I went on down to the dock to bail out my rowboat, Roseneath. She had taken a lot of water in the latest rainstorm and it was past time for me to dry her out. As I approached the dock I could hear the lamb more clearly. It wasn't at the fish house after all. At first I thought it might be caught somewhere near the dock, but soon I realized that it was way over on the point. Now I could see it wandering disconsolately back and forth, answering its mother. The point is a long way around the cove from the fish house and I wondered how they would find each other.
But I remembered what LeRoy told me: don't try to help. They will find each other in the end.So I climbed down into the rowboat and got on with bailing.
I watched a speedboat coming across the channel from the direction of Gunning Cove. It went on around the outside of the point, in the direction of the lighthouse. The lamb and the ewe continued calling to each other across the cove. By now the ewe and a couple of her ewe friends had walked down the path to the fish house. She was standing on the shore, looking out over the water in the direction of the point.
Some time later I began to hear the lamb making a different sound. Written on the page, it could look like: glub, glub, baaa -- glub, glub, baaa. The baaas were growing weaker, too. In its determination to find its mother, the lamb had decided to take the shortest route. It had plunged into the cove waters and was trying to swim across. It would never make it, though. The waters were placid but the distance from shore to shore is about two hundred yards. It would tire and drown.
Then I heard the speedboat coming slowly into the cove. Evidently the boaters -- an older man, a younger man, and a couple of kids and dogs -- had noticed the lamb on their way out, then seen it in the water as they were coming back. They had decided to help. They cut the motor and rowed, I guess, to the lamb. I had climbed up onto our dock, but I couldn't really see what was happening just then. They reached over the side and held the lamb's head, then slowly motored across the cove, toward the fish house. I heard one of them say, "I can't believe we are sheep savers!" Which they were.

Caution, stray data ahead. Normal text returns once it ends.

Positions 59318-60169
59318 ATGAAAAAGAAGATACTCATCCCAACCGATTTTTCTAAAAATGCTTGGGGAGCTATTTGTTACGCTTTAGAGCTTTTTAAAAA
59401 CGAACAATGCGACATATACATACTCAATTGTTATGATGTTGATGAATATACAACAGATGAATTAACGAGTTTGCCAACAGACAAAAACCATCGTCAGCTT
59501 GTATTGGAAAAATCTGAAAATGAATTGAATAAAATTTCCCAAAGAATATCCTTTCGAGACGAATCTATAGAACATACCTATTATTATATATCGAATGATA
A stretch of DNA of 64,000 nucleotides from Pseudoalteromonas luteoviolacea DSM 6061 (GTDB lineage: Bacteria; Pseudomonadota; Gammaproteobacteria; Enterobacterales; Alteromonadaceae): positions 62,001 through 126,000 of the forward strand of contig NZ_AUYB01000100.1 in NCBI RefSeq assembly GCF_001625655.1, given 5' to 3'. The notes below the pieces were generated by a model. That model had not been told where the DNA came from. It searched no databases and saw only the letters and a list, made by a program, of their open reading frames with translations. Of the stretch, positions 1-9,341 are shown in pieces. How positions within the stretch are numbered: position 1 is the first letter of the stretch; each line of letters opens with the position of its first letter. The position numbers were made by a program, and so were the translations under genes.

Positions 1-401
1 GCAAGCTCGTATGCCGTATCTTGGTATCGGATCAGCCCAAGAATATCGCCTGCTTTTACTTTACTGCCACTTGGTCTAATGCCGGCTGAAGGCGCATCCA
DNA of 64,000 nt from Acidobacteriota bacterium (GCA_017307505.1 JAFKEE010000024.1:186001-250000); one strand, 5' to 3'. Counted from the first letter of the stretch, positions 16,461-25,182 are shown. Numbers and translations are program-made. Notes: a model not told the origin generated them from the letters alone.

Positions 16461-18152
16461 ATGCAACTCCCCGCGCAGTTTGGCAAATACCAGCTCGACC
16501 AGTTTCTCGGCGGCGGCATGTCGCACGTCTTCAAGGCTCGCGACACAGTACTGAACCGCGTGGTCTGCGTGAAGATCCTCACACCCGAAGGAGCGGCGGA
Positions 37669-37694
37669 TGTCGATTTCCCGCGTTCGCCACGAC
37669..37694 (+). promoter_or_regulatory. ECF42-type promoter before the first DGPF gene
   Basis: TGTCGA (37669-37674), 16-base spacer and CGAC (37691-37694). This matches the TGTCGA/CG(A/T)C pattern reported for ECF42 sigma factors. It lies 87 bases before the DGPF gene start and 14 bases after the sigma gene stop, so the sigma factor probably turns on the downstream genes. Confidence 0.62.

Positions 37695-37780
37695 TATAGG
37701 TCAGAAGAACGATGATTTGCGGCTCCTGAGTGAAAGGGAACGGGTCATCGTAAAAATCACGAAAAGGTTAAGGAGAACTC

When they approached the fish house and the rocky shore there, they let the lamb go. But instead of heading toward the shore, it swam in a circle around the boat and tried to stay with it. Then the boaters held its head again and using their oars they rowed among the underwater rocks, closer to the shore. They let the lamb go again and this time it swam to shore and slowly clambered up rockweed-covered rocks.
All this time the mother had been watching, standing next to the fish house. Now she began calling out again. I thought the lamb would be exhausted but since it had a free ride, it wasn't. It trotted through the woods and met up with its mother and her two ewe friends. There was much wiggling and greeting and then the four of them pranced merrily up the path together. The sheep savers went on their way, having done a very good deed which I was lucky to observe.
I had bailed out Roseneath by now, so I rowed out to check the gillnet. When I came back the little group had moved into the lower orchard. The lamb looked especially clean after its bath in the cove, and it was keeping close to its mother.
When I was rowing in the cove I saw the larger part of the flock out on the point. The smaller group -- the group at our house --must have gotten separated after the great ingathering last Thursday. The flock on the point was eating kelp and lying about peacefully. One lamb was off by itself though, standing on the ridge and crying for its mother. I'm pretty sure they will find each other in the end.
This story is illustrated with a map. But the map does not show everything there is to see around the cove. It only shows the places and characters that are mentioned in the story. As always, you can click on the image if you want to enlarge it.